She's also working on a new project that she thinks of as a kind of counterweight to the intensity of that time. "When 9/11 happened, I really took it as a New York City thing, when now I realize how much it affected the world at large. I feel like I need some redemption from that vision, which was so insular." Opening at Albertz Benda in Chelsea on September 10, Coyote Ugly will be a series of live performances given by illegal immigrants living in New York. "It's very different from what I usually do, but it's close to my heart," she says.
Snow's work is usually sculptural. Her 2007 show No Need to Worry, the Apocalypse Has Already Happened included one of her most famous pieces, a giant deconstructed whale-like form which she presented as a refuge in a post-apocalyptic New York City. But having spent time in the States illegally herself, Coyote Ugly feels like both a personal project and a way to engage with a wider community.
Snow arrived in New York from Corsica, where she was born, when she was 11. She traveled on a student visa, and remained in the country illegally until she married Dash at 23. "It sucks," she says. "The fear. I mean, it takes a while to realize you have options. You're so terrified most of the time." And while the piece will play on that fear (viewers will stand in the dark at the edges of the gallery as the immigrants tell their stories), it's also about coming out of the shadows. "I like nothing more than a success story. I cry all the time!" Agathe said, laughing, "And the American Dream is still good for me. I feel like this place is still capable of bringing joy to people."
Joy has been at the center of Snow's projects from the beginning (even if they seem melancholic on the surface). Her earliest art projects, though she wouldn't have called them that then, were dinners - held guerilla-style in stairwells, on rooftops and in parks around the city. She would invite anyone who was around and cook meals that gradually evolved from serving lasagne family-style to her friends into conceptual performance pieces. She once gave out homemade heroes on the Staten Island ferry. "I'm not afraid to make myself look ridiculous," she said, smiling, when we talked about her early projects.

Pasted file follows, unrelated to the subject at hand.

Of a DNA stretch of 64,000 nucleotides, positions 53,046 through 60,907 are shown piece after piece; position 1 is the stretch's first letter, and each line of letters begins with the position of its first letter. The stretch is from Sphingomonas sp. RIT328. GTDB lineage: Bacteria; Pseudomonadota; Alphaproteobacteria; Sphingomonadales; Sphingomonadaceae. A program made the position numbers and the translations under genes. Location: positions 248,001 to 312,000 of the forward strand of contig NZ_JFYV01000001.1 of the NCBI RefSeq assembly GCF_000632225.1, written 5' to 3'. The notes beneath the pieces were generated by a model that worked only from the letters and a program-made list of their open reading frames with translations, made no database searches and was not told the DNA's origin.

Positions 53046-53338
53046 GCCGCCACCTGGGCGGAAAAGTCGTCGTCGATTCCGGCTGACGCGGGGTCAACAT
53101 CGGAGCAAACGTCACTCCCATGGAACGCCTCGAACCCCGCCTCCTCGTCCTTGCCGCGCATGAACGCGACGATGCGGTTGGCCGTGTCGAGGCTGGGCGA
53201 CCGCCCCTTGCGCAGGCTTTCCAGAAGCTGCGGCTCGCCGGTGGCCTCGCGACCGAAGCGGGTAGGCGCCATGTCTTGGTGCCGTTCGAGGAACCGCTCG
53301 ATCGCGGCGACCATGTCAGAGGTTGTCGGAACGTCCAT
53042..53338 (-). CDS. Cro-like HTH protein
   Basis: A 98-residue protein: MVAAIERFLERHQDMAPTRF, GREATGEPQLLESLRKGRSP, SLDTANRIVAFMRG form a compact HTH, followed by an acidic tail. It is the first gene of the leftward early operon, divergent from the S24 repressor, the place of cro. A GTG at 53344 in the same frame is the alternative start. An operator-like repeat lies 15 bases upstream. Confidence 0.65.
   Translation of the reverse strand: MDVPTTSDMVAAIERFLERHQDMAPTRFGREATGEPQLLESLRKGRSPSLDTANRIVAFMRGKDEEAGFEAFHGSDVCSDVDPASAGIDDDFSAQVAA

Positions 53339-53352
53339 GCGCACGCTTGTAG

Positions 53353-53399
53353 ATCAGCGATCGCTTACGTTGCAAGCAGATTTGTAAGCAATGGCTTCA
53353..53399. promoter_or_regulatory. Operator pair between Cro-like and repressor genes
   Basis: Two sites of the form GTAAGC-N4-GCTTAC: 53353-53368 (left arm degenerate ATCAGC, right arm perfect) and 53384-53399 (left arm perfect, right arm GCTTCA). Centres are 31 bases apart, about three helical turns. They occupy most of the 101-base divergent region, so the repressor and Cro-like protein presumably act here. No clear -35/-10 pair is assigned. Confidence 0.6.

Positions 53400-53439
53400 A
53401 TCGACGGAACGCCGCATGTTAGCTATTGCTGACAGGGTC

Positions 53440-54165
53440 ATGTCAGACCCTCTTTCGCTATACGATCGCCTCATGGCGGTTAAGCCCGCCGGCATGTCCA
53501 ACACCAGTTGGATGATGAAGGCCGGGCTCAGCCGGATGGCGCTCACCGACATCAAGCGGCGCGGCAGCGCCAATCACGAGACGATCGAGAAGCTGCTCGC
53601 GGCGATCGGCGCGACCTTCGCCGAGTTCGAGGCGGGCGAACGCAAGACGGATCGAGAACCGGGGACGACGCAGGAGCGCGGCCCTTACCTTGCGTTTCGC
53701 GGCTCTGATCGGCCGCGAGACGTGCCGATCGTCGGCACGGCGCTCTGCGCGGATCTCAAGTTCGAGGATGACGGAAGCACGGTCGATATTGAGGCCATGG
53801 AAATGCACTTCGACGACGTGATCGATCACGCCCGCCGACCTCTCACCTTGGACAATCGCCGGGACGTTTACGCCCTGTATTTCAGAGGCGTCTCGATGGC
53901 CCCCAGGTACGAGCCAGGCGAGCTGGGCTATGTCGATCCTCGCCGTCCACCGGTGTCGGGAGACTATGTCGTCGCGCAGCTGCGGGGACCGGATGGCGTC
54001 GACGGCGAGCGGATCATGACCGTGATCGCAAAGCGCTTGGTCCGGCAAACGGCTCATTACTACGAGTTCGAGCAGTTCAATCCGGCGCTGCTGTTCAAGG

"I was really scared of doing things on my own at first, so I exhausted every other route first," she says of her reluctant progress towards becoming an artist. "Everyone thinks I'm not shy, but I am. At some point I just got mad - I was like I'll show them. I got madder and madder until it was time."
Now though, Snow is fully committed to doing her own thing. She left New York several years ago and moved to the North Fork of Long Island, where she lives with her partner, sculptor Anthony Holbrooke, and their son, Cyrus Night. She has a studio there, in a converted agricultural building on the property, and now only occasionally drives into the city to visit. "It takes a lot to take me out of the city, and it was so weird to leave. But I lost my points of reference there, you know." The unveiling of Stamina next month will be both an homage to Snow's friends and to a version of New York that no longer exists.
Text Alice Newell-Hanson
Photography Katie McCurdy
Stills Agathe Snow, Stamina, 2015. Color video installation, with sound, 24 hours, Solomon R. Guggenheim Museum, New York. Commissioned by Deutsche Bank AG in consultation with the Solomon R. Guggenheim Foundation for the Deutsche Guggenheim, Berlin, by exchange, 2015. © Agathe Snow.